[quote=askeptic]I wouldn’t be surprised if the divorce rates for NFP couples were extremely low, but I think it is erroneous to conclude that NFP leads to good marriages.
I think it’s fair to say that only very conservate Catholics use NFP (I think most Western Catholics use birth control). They obviously use NFP for religious reasons, and those same religious reasons prohibit divorce.
If they are faithful to the Church to the extent of not using birth control, it only makes sense that their faithfulness would extend to not divorcing.
For all we know, they could have horrible marriages and stay together simply because divorce is a sin. (Not saying that this is the case, just that it could be and still produce the same statistics.)
The moral is that correlation is not the same as causation.
While you are correct that we should be wary of drawing a causal link where none exists, with NFP I believe there is one. Consider this: couples practicing NFP correctly must actually discuss and both be apprised of days of fertility and infertility. For most couples, this topic isn’t an easy one to discuss at first, certainly not in the detail required for NFP. My husband is an obstetrician, and I still get a bit uncomfortable talking about mucus! Increased communication will lead to a stronger marriage, you cannot but agree. And similarly, no one person in the relationship is passing off the responsibility for family planning on the other. Both are responsible for the knowledge and decision-making. Further, you can see a clear causal link between increased relations and NFP: you know when it’s the “right” time, depending on your intention to conceive or delay, and that’s almost as good as pencilling in a date (or 21). Increased marital relations=better marriage. In addition, in truly practicing NFP, the couple is instructed to pray before deciding whether to try to conceive or delay. Increased mutual prayer surely leads to better marriage. How can you argue with that? Further, in learning more about NFP, a couple is almost likely to increase in their faith, as they read about and internalize the theology behind it–self-donative love, the dual purpuse of the marital embrace, etc. Stronger faith life will lead to better marriage.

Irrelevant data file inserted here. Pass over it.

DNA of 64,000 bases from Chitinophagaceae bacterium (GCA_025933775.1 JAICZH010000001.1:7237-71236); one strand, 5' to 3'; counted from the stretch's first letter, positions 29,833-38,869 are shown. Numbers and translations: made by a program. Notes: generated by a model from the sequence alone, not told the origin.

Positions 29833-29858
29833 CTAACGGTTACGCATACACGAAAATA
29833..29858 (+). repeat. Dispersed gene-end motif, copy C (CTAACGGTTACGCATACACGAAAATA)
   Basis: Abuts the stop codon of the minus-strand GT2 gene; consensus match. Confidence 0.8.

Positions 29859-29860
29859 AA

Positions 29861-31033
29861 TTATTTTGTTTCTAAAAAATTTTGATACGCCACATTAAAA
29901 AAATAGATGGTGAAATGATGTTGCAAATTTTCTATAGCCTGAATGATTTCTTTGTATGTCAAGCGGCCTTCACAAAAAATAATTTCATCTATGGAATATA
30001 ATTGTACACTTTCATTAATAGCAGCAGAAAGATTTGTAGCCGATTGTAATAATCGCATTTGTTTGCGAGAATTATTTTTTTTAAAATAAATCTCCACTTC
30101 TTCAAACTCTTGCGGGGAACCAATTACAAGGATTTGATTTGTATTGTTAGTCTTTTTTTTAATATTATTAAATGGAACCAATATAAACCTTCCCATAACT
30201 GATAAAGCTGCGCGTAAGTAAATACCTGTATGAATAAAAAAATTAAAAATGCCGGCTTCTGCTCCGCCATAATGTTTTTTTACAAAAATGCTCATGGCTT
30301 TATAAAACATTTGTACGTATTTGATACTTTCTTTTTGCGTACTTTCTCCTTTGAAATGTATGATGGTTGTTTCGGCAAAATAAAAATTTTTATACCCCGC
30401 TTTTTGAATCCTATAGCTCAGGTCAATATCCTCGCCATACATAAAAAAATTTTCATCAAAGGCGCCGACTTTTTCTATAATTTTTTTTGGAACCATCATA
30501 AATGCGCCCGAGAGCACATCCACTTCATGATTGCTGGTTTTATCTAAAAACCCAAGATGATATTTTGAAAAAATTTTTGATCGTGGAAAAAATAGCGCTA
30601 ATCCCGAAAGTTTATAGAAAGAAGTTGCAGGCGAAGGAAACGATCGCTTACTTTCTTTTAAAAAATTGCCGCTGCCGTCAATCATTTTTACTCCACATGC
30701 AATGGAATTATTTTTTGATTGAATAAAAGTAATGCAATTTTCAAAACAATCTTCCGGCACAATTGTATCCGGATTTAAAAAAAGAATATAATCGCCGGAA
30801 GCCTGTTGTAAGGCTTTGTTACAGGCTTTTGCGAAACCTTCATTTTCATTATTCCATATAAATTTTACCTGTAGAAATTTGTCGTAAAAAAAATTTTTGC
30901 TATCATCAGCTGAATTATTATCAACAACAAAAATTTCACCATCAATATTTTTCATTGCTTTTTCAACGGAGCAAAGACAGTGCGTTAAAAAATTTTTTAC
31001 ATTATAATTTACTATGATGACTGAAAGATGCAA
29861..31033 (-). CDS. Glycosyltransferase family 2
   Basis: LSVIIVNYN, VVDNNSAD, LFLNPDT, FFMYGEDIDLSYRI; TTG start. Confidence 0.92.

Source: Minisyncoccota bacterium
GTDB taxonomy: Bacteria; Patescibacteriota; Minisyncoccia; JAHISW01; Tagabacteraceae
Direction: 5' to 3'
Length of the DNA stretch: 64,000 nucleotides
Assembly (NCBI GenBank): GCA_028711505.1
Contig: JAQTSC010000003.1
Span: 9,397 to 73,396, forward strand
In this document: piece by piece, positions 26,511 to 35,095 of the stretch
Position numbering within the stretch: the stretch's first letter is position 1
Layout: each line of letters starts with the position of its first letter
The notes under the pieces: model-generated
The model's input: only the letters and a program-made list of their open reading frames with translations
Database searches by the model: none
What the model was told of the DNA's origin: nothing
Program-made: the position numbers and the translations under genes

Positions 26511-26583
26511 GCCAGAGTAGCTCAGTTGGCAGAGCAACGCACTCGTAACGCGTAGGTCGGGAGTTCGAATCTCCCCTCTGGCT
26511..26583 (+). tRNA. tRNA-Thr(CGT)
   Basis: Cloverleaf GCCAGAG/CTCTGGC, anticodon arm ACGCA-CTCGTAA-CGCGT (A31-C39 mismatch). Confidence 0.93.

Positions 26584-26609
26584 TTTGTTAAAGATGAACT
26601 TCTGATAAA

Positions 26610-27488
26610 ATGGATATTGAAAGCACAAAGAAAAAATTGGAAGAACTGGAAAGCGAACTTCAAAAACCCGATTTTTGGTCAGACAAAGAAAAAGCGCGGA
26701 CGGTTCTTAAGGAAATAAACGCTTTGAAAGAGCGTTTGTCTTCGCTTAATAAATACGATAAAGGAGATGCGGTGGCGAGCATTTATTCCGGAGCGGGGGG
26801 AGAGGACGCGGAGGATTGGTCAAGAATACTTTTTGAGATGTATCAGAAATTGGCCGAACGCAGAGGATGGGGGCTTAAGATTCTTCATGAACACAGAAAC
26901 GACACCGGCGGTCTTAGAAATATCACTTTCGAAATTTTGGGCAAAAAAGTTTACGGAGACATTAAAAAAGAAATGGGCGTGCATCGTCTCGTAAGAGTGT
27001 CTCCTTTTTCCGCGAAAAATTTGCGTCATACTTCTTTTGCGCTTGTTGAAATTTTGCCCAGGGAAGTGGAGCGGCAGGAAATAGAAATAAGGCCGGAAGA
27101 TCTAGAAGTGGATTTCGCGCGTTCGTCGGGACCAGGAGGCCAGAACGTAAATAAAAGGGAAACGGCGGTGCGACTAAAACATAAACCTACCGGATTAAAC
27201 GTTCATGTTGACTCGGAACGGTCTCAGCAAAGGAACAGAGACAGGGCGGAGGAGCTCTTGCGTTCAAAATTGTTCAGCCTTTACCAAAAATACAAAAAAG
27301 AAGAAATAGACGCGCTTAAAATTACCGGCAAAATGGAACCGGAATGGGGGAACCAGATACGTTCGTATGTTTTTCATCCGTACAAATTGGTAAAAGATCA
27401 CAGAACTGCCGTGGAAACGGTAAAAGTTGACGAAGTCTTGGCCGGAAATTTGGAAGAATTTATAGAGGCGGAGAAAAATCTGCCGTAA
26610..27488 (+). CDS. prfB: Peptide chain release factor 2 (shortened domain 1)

I had one more thought, but my kids are running wild and I lost it! I do think there are people who go into marriage really up on their knowledge of the theology of the body and the Church’s position on contraception, and such persons can hop right into NFP with full understanding of the whys and the comfort of great faith to soidify their marriage, my experience has been the opposite: as I and the vast majority of devout Catholic friends I know have gone through married life, we have increased in faith and thereby sought knowledge to more fully live out the teachings of the Church, and in doing so, embraced NFP because of the reasoning and instruction behind it. We have become more orthodox Catholics because of NFP, not the other way around. This is antecdotal, to be sure, but it is true for every couple I know.